Data for the following companies are shown: Hess (NYSE:HES), Whiting (NYSE:WLL), Continental Resources (NYSE:CLR), XTO Energy (NYSE:XOM) , Oasis Petroleum (NYSE:OAS), Burlington Resources (NYSE:COP), Qep (NYSE:QEP), Statoil(NYSE:STO), EOG (NYSE:EOG), Marathon oil (NYSE:MRO), SM Energy (NYSE:SM), HRC (NYSE:HK), Newfield Production, Slawson Exploration, WPX Energy (NYSE:WPX), Lime Rock Ressources, Petro Hunt, Triange USA, Emerald Oil (NYSEMKT:EOX) , Enerplus (NYSE:ERF), Hunt Oil, Zavanna
IP30, which means peak month production of a well, usually expressed in barrel per day (bpd) refers to oil only here.
The official NDIC (North Dakota Industrial Commission) database lists 71 operators having drilled horizontal wells in North Dakota's Bakken. The table below shows average IP30 values and the associated number of wells for each half year since the beginning of 2014 for all active companies which came up with at least 40 new wells with IP30 since then.
The numbers are based on sales (runs) and show barrels of oil, not boe. On the aggregate level presented her, the difference between runs and production is in the order of 1%. The reason for choosing runs is that the data of confidential wells are as up to date as the date of non confidential wells. By contrast, production data of confidential wells are published with a significant time lag. Only horizontal wells with reported completion dates are considered (currently close to 98% of all new Bakken wells).
The list is ordered by the total number of wells having IP30 after 2013. The companies in the list represent more than 90% of all new lateral wells since then. The first column shows the total number of wells with IP30 between the beginning of 2014 and the end of 2016-H1.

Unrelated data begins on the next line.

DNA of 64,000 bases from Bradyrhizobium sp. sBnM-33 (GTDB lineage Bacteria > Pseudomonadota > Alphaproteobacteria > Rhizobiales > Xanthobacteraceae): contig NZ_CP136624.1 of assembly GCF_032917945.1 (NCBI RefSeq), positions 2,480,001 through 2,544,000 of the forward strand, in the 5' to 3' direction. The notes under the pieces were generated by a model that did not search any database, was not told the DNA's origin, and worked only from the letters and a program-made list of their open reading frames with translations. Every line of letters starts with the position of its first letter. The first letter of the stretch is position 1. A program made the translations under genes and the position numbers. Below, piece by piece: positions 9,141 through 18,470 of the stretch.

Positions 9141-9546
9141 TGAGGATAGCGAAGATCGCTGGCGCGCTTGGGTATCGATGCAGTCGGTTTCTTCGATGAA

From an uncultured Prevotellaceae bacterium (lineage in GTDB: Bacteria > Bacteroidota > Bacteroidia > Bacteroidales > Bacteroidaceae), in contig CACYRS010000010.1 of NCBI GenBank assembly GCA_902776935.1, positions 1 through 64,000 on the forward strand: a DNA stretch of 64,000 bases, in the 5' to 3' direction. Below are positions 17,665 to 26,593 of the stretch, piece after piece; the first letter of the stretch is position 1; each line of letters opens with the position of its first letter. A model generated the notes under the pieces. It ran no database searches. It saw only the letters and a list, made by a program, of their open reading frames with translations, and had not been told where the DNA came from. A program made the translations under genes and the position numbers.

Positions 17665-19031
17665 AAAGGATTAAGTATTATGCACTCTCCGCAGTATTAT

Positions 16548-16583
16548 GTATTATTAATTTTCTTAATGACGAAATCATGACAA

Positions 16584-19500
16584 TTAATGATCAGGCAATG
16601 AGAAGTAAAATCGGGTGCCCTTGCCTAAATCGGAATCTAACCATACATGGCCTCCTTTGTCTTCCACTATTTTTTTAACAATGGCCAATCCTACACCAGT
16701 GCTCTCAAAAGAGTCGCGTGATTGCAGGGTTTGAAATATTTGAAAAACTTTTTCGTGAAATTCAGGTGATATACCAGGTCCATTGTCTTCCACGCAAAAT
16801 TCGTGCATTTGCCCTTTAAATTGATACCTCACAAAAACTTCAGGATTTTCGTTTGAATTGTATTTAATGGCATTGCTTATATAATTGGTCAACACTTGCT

The IP30 data for the second half of 2016 will be available towards the middle of 2017, as it has been found that 5 to 6 months of post IP30 month data are required to safely determine the correct IP30 month and value of a well, because of the varying length of the ramp up periods.
For several companies, the number of wells with IP30 in the first half of 2016 is very small, implying a lot of statistical noise. These IP30 numbers should be considered with caution.
Since 2014, the IP30 trends have been quite different from producer to producer. The weighted average IP30 of producers with at least 100 new wells since the beginning of 2014 has increased only moderately between the 2nd half of 2014 and the first half of 2016 - from 598 bpd to 617 bpd, despite high grading policies and the increasing use of enhanced completions.
Taking into account the trend to steepening decline rates (increasing interferences in the sweet spots, enhanced completions pushing initial well performance), the average oil related EUR of new wells has probably not increased in the last two years.
Production decline rates
Production decline rate indicators of the wells are not presented in the table. They vary quite significantly from company to company and are less up to date than IP30 values, because at least one year of post IP30 production data are required to be able to draw meaningful conclusions. The decline rates and First year IP30 multiples (the total first 12 month production starting with the IP30 month, expressed as a multiple of the IP30 month production) are mentioned in the company related comments below. They are compared to the average value of 5.23 for all 2014 Bakken horizontal wells (which means that first year production, starting with the IP30 month, is 5.23 x IP30 month production)
The average decline rate of 2014 Bakken wells is described here. This decline rate is based on more than 2000 Wells having had IP 30 in 2014. Their " first year decline" (= 13th month versus IP30 month) is around 76%. Horizontal Bakken wells completed in the 2009 to 2013 period had comparative first year decline values of 65% to 70%.
The ten largest producers + Enerplus are discussed in alphabetical order.